Hub City Press News Roundup
It's officially springtime in South Carolina, so we figured it's time for a brand new round up of fantastic, spectacular, and all around exciting Hub City Press author news!
In continuing Whiskey & Ribbons buzz news, check out Leesa Cross-Smith's Writers Recommend entry at Poets & Writers, and listen to a Literary Atlanta podcast on why Whiskey & Ribbons is one of four new Southern books you need to read (in the company of Michael Farris Smith's The Fighter: our keynote fiction instructor for this year's Writing in Place Conference.)
Thomas McConnell's novel The Wooden King officially hit shelves this week! We have signed copies at the store and the office, so if you order directly from the press, you'll receive a signed copy while they last.
Give Kathryn Schwille's short story "Veil" a read over at StorySouth. Set in the same town as the stories in What Luck, This Life, this is a great preview of her debut novel out in September!
"My brother, on his deathbed, could not get out of his mind the big things he’d screwed up in his life. Each would nag at him for a day or so until he seemed to come to terms with it, then he’d move on to some other mismanaged affair. Carl believed he’d mistreated his first wife, which he had, and he fretted that he’d ignored our aging father, which was also true. There was one event Carl never mentioned, though, and I wonder if he thought of it at all."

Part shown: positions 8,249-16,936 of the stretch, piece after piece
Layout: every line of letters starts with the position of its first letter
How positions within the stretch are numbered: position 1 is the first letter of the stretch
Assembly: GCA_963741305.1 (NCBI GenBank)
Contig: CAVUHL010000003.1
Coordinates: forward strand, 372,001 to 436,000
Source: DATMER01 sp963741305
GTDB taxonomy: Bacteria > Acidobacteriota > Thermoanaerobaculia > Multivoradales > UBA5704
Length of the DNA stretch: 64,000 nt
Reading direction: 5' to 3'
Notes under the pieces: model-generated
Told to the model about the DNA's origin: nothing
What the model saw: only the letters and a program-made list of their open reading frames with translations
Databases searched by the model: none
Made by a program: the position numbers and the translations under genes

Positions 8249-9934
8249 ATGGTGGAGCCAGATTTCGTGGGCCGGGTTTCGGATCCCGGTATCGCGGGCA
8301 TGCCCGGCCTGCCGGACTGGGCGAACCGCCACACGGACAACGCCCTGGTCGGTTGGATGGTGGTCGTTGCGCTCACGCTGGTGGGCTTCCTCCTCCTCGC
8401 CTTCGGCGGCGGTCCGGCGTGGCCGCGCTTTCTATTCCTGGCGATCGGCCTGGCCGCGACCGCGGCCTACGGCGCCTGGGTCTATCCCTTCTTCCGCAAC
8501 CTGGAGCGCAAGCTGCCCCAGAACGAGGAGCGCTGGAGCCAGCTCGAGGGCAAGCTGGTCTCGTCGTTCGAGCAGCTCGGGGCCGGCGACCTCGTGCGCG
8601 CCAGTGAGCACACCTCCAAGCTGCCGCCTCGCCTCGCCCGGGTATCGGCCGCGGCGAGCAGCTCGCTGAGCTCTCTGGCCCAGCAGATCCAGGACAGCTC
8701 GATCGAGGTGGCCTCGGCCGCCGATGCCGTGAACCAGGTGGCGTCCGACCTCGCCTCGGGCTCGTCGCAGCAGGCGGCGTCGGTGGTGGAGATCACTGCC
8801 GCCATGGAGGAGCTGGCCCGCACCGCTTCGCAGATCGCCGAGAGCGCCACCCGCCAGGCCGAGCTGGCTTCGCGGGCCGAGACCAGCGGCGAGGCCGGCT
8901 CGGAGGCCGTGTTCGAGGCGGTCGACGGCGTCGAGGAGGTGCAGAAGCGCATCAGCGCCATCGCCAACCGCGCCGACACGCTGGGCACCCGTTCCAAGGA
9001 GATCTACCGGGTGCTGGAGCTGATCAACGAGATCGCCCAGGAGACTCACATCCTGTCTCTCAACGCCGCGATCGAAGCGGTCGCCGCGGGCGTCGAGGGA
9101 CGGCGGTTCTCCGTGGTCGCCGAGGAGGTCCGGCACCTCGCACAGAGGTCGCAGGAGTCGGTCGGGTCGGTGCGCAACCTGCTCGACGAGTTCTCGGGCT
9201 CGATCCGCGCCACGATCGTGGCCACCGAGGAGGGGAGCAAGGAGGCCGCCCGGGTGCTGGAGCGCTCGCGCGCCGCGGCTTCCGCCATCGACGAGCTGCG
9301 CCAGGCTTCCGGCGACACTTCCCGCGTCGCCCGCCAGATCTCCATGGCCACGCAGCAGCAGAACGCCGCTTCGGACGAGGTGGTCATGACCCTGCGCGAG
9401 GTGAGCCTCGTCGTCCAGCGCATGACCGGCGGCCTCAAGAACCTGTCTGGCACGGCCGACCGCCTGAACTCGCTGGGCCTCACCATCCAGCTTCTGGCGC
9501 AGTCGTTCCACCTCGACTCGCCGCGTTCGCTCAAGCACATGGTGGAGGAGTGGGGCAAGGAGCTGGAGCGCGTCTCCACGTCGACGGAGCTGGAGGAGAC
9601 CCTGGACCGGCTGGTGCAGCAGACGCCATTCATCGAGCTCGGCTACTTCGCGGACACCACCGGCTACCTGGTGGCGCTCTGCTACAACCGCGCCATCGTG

In Hub City authors winning prizes news:
Huge congratulations to Julia Franks, who is is this year's recipient of the Townsend Prize for Fiction for her novel Over the Plain Houses. The finalists for the 2018 award represented the very best achievements in letters by Georgia writers over the course of the preceding two years, reflecting the prize’s celebration of the Southern voice in all its intricacies and incarnations. The finalists for the 2018 Townsend Prize for Fiction included Sarah Domet, Joshilyn Jackson, Martha Hall Kelly, Man Martin, Thomas Mullen, Stacia Pelletier, Jonathan Rabb, Christopher Swann, and Daren Wang.
And cheers to Hannah Palmer, who won a Bronze Medal IPPY Award for Flight Path! The Independent Publisher Book Awards are given every year to authors from indie presses, and this year the 410 total medalists represent books from 41 U.S. states plus Guam and District of Columbia; 6 Canadian provinces; and 12 countries overseas.
Congratulations, Julia and Hannah!
At the close of National Poetry Month, Ashley M. Jones discussed her poem "What It Means To Say Sally Hemings" from Magic City Gospel for the Poetry Society of America's "In Their Own Words" feature. Ashley describes how evoking her historical-women heroes has influenced her poetry, and how calling on these women can free them from the silence time has placed them under.
"We know these things aren't true, that history is painted over to make us seem more heroic, more loving, more okay with the way things are. I'm interested in the facts, and in the discrepancies between the story in our history and the reality of what happened."